Now anyone can access my home page by specifying the URL as HTTP://servername/~ALAN. The key is to use the tilde (~) followed by the user's login name. You can also specify a fully-distinguished name, such as:
In order for this URL to work, though, the user must have a home directory as defined in NDS.
If I wanted to restrict access to my Web pages, I would create a text file named SYS:USERS/ALAN/PUBLIC.WWW/ACCESS.WWWwith the following lines:
AuthType Basic AuthName Access-to-my-stuff AuthUserFile outfile.www Options Indexes FollowSymLinks <Limit GET<< require user alan require user julie </Limit<< </directory<
Getting back to the Web Server Administration utility, there are various log file options to configure in the utility. These are accessed by clicking on the Logs tab (see Figure 13.)
Figure 13: The Log file options screen.
The log files created are stored in the SYS:WEB/LOGS directory. You can specify options to control the maximum size of the log files and how you want the Web Server to handle them.
Following are descriptions of two log files you should check on a regular basis: the ERROR.LOGand the ACCESS.LOG.
ERROR.LOG. The ERROR.LOG file displays system error information, such as access failures due to incorrect passwords (intruder alerts), and users trying to access files that don't exist (which may indicate incorrectly-written HTML documents).
ACCESS.LOG. This file shows all transactions from each client. An example is shown below:
22.214.171.124 - - [06/Dec/1995:12:40:01 -0700] \ "GET /alan/germany.gif? HTTP/1.0" 304 0 126.96.36.199 - - [06/Dec/1995:12:40:01 -0700] \ "GET /alan/backgrnd.gif? HTTP/1.0" 304 0 188.8.131.52 - - [06/Dec/1995:12:40:05 -0700] \ "GET /novlogbg.gif? HTTP/1.0" 404 - 184.108.40.206 - - [06/Dec/1995:12:40:58 -0700] \ "GET /index.htm? HTTP/1.0" 304 0 220.127.116.11 - - [06/Dec/1995:21:56:43 -0700] \ "GET /webpres/perform.gif? HTTP/1.0" 200 157 18.104.22.168 - - [06/Dec/1995:22:28:52 -0700] \ "GET /NDS:o=dreck? HTTP/1.0" 404 - 22.214.171.124 - - [07/Dec/1995:10:36:39 -0700] \ "GET /server/command?status HTTP/V1.0" 200 - 126.96.36.199 - - [07/Dec/1995:10:36:42 -0700] \ "GET /server/command?status HTTP/V1.0" 200 - 188.8.131.52 - - [07/Dec/1995:16:12:51 -0700] \ "GET /ssi/submit.ssi?name=alan&street=3939&\ &city=sandy&state=ut&zip=39393 HTTP/1.0" 200 865 & 184.108.40.206 - - [08/Dec/1995:13:37:16 -0700] \ "GET /server/command?pause HTTP/V1.0" 401 - 220.127.116.11 - - [08/Dec/1995:13:37:16 -0700] \ "GET /server/command?pause HTTP/V1.0" 200 - 18.104.22.168 - - [08/Dec/1995:13:37:16 -0700] \ "GET /server/command?restart HTTP/V1.0" 401 - 22.214.171.124 - - [08/Dec/1995:13:37:16 -0700] \ "GET /server/command?restart HTTP/V1.0" 200 - 126.96.36.199 - - [08/Dec/1995:13:37:16 -0700] \ "GET /server/command?status HTTP/V1.0" 200 -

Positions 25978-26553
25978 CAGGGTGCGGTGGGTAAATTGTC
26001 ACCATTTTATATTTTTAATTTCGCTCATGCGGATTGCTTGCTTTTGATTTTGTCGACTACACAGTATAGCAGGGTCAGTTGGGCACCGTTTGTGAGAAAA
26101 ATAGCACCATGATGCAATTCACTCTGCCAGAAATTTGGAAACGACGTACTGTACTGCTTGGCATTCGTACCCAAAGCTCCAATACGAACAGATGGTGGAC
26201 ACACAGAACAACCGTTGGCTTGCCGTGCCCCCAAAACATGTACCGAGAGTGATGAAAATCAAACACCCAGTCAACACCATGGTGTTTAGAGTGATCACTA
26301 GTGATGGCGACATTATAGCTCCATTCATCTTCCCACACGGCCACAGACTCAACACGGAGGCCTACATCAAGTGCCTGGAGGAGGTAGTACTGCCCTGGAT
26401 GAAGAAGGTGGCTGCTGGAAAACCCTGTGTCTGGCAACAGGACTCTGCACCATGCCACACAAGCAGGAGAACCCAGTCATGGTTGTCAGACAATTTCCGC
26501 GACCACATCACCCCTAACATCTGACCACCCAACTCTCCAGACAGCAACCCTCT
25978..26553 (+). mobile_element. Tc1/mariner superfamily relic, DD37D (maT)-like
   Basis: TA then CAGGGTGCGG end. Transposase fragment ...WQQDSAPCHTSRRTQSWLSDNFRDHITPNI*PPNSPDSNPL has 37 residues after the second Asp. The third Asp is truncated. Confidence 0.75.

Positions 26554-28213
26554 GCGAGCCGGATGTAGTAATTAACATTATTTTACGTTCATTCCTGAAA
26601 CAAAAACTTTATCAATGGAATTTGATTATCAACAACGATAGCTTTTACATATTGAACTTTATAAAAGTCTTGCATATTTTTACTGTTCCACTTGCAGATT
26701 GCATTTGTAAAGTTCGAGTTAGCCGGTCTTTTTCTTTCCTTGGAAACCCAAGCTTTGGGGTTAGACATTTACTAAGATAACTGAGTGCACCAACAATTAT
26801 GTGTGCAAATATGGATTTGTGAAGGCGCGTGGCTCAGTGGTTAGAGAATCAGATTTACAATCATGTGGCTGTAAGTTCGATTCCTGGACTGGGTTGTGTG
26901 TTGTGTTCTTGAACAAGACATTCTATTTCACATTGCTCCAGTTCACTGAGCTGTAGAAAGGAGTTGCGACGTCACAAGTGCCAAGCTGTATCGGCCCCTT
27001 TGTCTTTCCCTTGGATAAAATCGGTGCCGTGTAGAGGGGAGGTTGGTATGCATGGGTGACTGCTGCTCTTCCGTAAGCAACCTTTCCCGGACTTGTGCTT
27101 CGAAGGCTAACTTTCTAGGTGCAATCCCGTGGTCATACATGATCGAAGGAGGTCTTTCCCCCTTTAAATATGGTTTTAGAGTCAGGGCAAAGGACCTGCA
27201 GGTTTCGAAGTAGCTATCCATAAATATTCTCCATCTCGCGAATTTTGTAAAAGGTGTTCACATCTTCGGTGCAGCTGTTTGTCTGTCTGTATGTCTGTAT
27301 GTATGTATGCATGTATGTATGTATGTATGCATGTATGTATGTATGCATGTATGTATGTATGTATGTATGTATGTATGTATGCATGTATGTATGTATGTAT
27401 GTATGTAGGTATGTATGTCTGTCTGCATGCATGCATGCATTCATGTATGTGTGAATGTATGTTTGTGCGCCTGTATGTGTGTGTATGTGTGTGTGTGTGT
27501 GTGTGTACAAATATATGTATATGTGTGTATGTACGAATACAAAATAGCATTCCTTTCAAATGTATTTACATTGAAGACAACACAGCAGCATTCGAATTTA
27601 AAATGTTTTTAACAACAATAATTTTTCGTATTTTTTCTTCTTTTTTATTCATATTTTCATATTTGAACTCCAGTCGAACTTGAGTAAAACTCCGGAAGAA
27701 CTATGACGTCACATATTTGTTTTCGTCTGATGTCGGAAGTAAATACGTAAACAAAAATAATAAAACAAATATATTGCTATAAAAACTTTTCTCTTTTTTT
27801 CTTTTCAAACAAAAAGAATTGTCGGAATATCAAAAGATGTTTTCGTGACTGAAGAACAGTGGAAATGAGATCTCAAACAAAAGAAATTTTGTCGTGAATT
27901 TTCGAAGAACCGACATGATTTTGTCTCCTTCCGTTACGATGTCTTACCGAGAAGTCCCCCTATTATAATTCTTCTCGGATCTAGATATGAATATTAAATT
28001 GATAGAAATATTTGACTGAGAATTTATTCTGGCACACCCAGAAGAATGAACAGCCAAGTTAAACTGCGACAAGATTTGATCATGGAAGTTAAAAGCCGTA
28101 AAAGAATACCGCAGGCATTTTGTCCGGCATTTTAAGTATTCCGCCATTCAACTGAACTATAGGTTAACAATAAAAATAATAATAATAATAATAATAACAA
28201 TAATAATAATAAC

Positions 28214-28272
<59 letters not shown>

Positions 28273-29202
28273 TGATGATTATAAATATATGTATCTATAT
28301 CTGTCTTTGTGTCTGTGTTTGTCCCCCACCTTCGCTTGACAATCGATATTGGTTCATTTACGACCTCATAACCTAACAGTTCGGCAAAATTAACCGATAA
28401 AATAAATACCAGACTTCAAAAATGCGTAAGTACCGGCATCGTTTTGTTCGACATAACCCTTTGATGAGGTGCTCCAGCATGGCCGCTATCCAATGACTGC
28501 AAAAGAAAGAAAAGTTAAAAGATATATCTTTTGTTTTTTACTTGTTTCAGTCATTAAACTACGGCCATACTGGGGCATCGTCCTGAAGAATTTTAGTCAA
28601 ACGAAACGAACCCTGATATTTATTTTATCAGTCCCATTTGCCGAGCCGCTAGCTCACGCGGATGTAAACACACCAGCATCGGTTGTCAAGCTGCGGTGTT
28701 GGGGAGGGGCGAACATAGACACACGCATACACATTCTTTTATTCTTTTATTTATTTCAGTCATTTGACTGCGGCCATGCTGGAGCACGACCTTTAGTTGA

Improving Web Server Performance
Most Web documents are small, but it usually takes many of them to make up one Web page. This means several files per page request are sent to the client for processing. Since Web servers are I/O intensive, anything you can do to get the data into and out of the server faster will improve performance. This includes having:
A fast LAN adapter
A fast disk subsystem
A fast LAN
You can also change server SET parameters related to the LAN and disk channels. These and other optimization techniques are described in several AppNotes on optimizing the NetWare server:
"The Benefits of Using Intelligent LAN Adapters in NetWare 4" May 1995
"NetWare 4.x Performance Tuning and Optimization, Part 1" May 1993"